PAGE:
enerally speaking, when most people think of archives it all seems rather boring. Stacks of dry pages recording the mundane conversations of dusty old men talking about the weather from sixty years ago. But there is always a diamond in the ruff, something that makes people stop and wonder at the marvels within. The Royal Geographical Society is one such diamond.
The RGS has commonly been viewed as something of an old boys club. The Society wished to make archive's materials more accessible to the public so in 2004 the Foyle Reading Room was built to bring more patrons to view the collections. The collections are open to RGS members and to the public but non-members are required to pay a small fee unless they work in education and are doing research for their teaching. The catalog is available online and patrons are encouraged to e-mail what materials they need the day prior to coming to the reading room so that the archivists have time to retrieve the materials. One can drop in unannounced and request materials but will have to wait about 10 minutes for their requests to be retrieved. Some materials are available for lending to members.
Faced with the daunting task of cataloging the archives 2 million items, archivists outsourced the cataloging to India. This saved the staff much time and effort. But such endeavors always come with some minor glitches so the archivists are still involved with ensuring all the information is accurate. To maximize the best use of the place available the items are stored such that the books and maps are together and the artifacts, archives and pictures are housed together.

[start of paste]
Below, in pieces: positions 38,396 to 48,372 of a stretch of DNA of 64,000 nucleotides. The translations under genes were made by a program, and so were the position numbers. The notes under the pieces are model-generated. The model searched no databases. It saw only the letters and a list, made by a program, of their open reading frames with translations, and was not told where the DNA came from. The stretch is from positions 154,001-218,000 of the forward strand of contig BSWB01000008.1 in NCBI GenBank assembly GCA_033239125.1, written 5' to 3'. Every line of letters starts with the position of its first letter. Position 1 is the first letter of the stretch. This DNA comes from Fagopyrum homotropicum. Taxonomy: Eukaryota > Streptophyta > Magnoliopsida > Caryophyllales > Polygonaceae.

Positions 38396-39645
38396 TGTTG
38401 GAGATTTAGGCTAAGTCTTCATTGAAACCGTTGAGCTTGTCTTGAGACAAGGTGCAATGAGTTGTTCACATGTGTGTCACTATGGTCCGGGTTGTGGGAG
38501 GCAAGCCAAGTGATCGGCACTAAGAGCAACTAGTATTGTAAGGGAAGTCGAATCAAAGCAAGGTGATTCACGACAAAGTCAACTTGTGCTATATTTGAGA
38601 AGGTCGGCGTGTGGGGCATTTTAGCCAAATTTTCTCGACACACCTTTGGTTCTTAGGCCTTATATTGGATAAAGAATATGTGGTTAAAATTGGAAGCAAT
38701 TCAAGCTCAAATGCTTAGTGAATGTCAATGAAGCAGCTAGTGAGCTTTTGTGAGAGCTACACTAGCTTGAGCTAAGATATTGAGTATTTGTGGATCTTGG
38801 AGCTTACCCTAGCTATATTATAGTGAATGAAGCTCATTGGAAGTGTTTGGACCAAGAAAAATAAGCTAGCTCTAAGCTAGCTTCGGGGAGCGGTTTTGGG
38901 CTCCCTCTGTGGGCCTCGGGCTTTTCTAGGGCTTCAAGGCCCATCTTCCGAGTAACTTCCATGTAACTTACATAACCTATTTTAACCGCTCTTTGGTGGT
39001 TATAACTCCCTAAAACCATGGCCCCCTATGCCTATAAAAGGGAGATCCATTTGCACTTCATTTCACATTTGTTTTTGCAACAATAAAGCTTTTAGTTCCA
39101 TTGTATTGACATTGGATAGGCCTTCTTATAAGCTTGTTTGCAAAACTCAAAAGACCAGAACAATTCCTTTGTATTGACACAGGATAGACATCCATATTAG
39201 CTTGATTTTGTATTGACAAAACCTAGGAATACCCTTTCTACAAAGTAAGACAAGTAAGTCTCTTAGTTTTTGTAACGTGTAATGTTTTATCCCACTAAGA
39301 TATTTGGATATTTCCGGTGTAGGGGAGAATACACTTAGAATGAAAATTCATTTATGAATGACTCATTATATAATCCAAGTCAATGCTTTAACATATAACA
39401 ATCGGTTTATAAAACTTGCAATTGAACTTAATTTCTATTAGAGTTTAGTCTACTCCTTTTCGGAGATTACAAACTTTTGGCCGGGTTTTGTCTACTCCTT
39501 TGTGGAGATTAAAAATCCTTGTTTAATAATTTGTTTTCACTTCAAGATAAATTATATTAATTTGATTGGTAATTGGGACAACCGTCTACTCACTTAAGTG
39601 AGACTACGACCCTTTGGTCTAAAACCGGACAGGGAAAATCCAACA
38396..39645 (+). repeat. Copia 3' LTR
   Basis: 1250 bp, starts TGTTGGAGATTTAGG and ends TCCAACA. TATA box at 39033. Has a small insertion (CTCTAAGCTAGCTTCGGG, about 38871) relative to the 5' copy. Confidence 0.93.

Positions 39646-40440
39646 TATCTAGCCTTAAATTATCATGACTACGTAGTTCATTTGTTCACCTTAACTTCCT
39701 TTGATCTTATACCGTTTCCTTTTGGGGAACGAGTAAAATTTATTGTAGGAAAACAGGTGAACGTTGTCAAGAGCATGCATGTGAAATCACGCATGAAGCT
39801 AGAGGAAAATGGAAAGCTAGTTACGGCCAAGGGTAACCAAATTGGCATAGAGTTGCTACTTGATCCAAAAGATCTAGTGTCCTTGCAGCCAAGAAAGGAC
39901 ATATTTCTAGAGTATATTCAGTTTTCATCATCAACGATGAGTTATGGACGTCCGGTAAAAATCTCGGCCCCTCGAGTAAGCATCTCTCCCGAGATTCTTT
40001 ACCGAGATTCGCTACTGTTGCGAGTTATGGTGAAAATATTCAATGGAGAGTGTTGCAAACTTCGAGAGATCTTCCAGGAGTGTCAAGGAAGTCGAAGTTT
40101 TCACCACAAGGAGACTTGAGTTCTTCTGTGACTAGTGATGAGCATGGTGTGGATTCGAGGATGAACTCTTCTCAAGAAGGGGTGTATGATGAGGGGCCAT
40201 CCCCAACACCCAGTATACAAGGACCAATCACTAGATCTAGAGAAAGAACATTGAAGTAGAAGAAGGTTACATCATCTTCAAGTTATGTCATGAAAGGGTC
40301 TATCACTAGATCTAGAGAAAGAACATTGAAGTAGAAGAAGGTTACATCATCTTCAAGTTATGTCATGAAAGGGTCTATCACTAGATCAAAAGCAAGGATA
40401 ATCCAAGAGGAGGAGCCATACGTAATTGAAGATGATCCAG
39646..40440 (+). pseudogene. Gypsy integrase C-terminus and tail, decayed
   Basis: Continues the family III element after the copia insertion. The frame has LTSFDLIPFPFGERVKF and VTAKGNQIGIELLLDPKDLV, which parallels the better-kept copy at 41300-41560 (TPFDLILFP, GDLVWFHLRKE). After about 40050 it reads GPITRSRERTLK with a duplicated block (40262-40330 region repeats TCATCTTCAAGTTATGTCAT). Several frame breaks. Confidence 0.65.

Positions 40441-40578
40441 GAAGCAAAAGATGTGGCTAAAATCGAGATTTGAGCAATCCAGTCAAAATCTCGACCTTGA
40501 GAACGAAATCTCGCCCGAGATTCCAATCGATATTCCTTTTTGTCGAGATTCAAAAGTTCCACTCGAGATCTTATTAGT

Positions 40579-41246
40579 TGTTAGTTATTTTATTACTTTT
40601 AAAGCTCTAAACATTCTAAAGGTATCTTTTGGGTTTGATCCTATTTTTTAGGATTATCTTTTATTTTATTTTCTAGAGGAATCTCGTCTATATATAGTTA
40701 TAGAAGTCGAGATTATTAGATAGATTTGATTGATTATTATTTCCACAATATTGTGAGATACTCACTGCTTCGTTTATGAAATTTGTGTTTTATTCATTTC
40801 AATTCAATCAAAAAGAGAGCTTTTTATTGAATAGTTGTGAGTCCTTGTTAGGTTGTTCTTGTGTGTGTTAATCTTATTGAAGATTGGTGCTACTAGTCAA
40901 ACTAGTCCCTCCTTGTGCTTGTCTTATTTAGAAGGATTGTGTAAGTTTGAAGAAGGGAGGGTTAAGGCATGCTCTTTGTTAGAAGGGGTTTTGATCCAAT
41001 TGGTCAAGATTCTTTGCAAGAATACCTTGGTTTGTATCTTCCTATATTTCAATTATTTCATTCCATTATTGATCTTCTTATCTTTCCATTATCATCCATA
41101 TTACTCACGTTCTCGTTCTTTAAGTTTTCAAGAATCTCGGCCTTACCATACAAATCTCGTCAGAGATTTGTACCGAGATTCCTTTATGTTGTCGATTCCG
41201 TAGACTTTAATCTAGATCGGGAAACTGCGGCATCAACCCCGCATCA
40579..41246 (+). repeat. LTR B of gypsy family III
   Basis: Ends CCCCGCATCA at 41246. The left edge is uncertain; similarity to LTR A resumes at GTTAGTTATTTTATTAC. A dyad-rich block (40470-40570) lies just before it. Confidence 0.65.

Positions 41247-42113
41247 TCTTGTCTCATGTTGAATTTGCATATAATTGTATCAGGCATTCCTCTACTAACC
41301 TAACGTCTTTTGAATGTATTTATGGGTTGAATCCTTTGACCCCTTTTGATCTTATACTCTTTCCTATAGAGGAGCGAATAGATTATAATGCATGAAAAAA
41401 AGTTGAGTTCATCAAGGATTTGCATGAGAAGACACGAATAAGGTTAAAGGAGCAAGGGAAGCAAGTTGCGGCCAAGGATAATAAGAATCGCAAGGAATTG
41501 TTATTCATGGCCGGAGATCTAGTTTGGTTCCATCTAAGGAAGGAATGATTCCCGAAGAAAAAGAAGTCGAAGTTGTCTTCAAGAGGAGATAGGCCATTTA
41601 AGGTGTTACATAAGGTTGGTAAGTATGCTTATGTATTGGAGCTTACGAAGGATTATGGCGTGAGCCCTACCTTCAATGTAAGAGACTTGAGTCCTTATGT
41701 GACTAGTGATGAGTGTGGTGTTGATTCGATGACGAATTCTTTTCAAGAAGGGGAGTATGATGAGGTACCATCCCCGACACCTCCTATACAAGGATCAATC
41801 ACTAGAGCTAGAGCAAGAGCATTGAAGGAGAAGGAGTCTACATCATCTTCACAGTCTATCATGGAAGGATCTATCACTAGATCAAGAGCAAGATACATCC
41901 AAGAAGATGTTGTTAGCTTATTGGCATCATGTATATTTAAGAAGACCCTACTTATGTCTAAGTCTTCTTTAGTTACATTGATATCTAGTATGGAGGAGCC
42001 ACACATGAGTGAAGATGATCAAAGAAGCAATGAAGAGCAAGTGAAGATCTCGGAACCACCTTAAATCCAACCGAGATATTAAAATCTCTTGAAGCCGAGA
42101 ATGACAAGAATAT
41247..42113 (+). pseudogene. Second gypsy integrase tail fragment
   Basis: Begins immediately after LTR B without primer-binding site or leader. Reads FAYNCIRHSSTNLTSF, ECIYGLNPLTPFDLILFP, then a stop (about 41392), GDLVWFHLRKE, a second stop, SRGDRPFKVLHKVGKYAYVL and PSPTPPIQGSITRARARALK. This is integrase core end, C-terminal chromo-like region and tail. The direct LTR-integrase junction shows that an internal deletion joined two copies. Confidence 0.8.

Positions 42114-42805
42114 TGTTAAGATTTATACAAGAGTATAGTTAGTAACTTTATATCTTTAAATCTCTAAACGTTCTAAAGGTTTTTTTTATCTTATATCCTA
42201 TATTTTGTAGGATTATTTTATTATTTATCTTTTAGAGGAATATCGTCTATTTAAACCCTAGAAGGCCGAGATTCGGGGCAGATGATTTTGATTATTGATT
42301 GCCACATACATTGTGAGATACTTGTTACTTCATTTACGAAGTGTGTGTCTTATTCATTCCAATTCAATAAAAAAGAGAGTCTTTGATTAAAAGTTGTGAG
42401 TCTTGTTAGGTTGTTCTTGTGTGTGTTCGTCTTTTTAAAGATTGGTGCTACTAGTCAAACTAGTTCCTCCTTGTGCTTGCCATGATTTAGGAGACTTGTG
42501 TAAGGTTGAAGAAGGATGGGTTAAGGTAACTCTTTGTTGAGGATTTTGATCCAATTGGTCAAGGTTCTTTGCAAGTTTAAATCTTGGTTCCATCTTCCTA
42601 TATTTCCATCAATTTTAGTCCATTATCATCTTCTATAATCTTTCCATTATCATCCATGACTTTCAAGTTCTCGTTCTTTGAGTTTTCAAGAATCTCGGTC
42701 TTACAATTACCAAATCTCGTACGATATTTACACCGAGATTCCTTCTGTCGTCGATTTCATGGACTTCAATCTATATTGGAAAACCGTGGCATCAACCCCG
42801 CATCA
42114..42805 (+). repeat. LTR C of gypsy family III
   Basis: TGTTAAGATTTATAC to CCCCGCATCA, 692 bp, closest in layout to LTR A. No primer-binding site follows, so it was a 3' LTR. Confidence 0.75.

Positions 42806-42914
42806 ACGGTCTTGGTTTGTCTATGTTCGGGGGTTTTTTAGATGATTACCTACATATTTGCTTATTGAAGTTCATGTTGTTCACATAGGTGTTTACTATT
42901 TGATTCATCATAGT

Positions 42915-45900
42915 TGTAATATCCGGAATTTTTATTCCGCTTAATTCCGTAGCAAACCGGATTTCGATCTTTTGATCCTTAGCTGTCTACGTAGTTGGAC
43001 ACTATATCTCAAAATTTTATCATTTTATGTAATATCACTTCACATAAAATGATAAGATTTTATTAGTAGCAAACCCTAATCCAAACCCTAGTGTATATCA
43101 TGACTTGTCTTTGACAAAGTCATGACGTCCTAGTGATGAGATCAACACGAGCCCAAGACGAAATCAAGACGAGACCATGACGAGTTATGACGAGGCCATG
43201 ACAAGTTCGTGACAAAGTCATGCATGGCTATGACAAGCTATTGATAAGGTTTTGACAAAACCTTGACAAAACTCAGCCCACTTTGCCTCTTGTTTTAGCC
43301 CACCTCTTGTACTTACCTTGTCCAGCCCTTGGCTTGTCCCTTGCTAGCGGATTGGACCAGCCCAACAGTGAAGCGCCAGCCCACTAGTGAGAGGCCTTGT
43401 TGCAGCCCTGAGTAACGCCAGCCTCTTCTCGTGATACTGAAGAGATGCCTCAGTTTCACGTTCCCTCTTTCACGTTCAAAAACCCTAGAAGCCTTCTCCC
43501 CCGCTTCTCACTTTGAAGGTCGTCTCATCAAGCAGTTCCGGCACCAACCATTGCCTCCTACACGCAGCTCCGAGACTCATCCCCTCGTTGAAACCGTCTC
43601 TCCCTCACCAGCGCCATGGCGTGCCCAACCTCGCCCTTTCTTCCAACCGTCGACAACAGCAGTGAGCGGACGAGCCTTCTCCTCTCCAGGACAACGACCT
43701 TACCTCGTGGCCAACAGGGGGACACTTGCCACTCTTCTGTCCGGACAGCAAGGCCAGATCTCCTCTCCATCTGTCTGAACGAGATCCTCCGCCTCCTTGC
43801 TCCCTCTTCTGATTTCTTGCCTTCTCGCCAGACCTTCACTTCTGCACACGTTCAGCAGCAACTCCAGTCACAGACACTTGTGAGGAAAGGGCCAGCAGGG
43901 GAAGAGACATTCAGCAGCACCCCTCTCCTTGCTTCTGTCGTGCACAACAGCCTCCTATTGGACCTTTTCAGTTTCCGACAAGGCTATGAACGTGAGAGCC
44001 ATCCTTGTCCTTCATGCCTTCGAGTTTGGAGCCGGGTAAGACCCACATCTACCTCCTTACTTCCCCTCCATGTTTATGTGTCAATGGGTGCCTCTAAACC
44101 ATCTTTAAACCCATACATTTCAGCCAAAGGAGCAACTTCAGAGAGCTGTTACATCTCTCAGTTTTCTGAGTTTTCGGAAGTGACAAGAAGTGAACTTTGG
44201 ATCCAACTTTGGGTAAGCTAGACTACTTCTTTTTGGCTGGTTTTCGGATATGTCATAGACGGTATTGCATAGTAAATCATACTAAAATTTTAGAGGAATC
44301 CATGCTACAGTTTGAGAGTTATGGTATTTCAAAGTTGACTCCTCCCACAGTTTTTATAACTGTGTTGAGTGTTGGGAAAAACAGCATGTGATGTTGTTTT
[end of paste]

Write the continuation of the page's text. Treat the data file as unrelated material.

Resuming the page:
So just what kind of artifacts are we talking about here? When I arrived, the archivist had a huge table absolutely covered in different objects from various expeditions. There were metal collars with the name of a ship and the longitude and latitude to be placed on foxes to try and locate a ship which disappeared in pursuit of the North Pole. There is an unopened canister of meat left from the abandoned ship Resolute. Timbers from this ship were used to make the desk which now resides in the Oval Office in the White House. There was a hand-drawn map of Arabia by Lawrence of Arabia. There were articles of clothing from some of the most revered explorers in modern history. Included in these artifacts were diaries, log books of ships, correspondence, planning papers, receipts, and sketches.
The highlight of this visit was not just being able to see and touch these incredibly rare objects. Our welcoming host, Eugene Rae, took the time to explain the complete history of these unique items. The RGS is so much more than just and archive, but a living vessel of exploration history; a unique gem for anyone who loves history and to dream of unexplored places.